Edmund Rice Was born to a farming family on 1st June 1762 at Westcourt, Callan, Co. Kilkenny, Ireland. After receiving elementary education at the local “hedge school”, he attended a commercial academy in Kilkenny city.
In 1779 Edmund went to Waterford and was apprenticed to his uncle, Michael Rice, in the business of supplying all the needs of ships that plied their trade across the Atlantic ocean. He earned enough money to make himself and his family comfortable for life.
MARRIAGE AND TRAGEDY
In 1786 Edmund married Mary Elliot, the daughter of a prosperous businessman. After three short years of marriage, Mary suffered a tragic accident, gave birth to a handicapped daughter, also called Mary, and died shortly after. Edmund was devastated. His sister came from Callan to look after his house and assist him in caring for his daughter. When she turned 14, he brought young Mary to his home in Callan where his married brother cared for her.
In 1802, Edmund, a forty-year old widower and a highly successful business man, changed course radically. His heart was touched by the crowds of unruly boys who spent their days on the quays of Waterford fighting and begging, with no school to go to. No one showed interest in them. Society failed them.
Edmund sold his business interests and started a school for these poor boys in a converted stable with a room for himself above the makeshift classrooms.
Edmund was joined by two companions, Thomas Grosvenor and Patrick Finn . The three of them began to live a form of community life in the rooms above the “Stable School “. They shared Edmund’s vision of semi-monastic life and the hard work of teaching unruly boys under primitive conditions.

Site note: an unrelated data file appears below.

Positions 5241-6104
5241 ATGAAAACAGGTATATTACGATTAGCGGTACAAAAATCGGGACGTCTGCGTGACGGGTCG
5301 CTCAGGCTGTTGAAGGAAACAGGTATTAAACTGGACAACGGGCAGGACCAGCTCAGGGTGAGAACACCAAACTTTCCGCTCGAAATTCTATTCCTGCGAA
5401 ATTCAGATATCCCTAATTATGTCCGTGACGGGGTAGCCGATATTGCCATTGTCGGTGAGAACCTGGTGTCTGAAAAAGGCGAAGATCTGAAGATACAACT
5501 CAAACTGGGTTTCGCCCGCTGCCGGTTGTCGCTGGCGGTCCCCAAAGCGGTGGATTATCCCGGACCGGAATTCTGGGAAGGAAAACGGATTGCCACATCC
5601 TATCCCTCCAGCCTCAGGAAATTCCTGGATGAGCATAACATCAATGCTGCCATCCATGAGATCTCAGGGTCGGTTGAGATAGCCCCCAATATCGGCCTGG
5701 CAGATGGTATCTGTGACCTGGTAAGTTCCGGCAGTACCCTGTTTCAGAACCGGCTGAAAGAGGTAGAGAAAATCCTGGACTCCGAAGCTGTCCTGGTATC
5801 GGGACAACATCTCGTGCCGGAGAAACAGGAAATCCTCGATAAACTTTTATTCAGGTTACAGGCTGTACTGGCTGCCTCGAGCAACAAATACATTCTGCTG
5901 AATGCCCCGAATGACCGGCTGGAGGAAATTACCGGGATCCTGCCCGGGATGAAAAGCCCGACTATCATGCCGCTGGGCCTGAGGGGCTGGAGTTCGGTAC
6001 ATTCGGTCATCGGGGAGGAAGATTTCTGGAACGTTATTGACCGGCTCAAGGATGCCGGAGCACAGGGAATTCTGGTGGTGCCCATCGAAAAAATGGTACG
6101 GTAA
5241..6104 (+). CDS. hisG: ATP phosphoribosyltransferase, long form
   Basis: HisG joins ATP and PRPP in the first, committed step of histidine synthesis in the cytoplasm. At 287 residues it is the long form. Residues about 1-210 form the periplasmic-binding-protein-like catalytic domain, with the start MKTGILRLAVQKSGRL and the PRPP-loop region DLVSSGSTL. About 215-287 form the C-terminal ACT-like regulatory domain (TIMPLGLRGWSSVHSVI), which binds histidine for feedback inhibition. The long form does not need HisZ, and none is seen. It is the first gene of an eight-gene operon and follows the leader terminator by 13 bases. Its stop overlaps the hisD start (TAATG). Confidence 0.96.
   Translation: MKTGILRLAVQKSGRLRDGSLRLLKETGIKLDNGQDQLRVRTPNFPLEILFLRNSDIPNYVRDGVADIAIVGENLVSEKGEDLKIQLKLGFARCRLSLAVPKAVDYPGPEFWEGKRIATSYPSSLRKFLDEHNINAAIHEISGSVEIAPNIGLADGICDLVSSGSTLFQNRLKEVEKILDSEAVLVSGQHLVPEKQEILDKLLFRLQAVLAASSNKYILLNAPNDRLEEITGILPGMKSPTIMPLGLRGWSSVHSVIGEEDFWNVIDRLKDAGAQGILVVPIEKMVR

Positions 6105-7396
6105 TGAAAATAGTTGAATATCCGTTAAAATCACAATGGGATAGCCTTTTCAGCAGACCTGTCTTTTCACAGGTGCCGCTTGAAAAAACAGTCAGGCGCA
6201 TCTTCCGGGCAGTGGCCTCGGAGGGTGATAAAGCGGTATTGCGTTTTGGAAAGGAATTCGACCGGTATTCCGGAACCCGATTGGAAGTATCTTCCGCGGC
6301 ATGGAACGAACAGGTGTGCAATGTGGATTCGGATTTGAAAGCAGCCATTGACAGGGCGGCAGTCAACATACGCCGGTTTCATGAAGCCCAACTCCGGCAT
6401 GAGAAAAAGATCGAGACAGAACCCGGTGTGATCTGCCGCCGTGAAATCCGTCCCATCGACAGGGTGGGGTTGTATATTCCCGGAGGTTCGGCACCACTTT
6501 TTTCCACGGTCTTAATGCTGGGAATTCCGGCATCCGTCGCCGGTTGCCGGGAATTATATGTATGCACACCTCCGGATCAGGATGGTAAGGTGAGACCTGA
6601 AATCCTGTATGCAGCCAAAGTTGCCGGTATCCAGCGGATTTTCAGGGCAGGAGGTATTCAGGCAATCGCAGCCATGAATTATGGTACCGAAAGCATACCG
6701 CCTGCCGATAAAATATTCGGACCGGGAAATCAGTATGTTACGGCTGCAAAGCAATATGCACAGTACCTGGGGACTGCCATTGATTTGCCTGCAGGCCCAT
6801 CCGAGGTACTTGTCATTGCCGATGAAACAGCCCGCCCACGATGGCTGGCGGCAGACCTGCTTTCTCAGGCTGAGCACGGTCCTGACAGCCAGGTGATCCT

During the following year he used more of his funds to erect a large school building in the city’s working-class district and named it Mount Sion. Each classroom could accommodate 100 boys. The Brother in charge of a class was assisted by older boys, “monitors”, who instructed the other boys in small groups.
For Edmund, religion was the most important subject. The improvement in the boys’ lives made the difficulty in teaching them worthwhile . A bake house was built to provide fresh bread everyday and a tailor shop was setup to make clothes for the boys.
Edmund described his MISSION in a simple clear intention:
"Trusting in God's help I hope to be able to educate these boys To be good Catholics and good citizens."
On 15 August 1808, with Bishop Power’s approval, Edmund and the Brothers dedicated themselves to their mission by profession of vows according to the Rule of the Presentation. Schools were opened in other towns . With their success, requests for schools came from all parts of Ireland and England . God’s blessing was evident in the work of Edmund and the Brothers.
On 5 September 1820 Pope Pius VII approved the Congregation of Christian Brothers. Edmund was elected the first Superior General. From this point onwards the Brothers opened schools on all five continents. In 1848 two Brothers arrived in Calcutta to establish Edmund’s work.
In 1838 Edmund, now 76 years old, laid down the onerous office of Superior General. He returned to Mount Sion, where he spent his remaining years. He died on 29 August 1844, aged 82 years. He was buried at Mount Sion.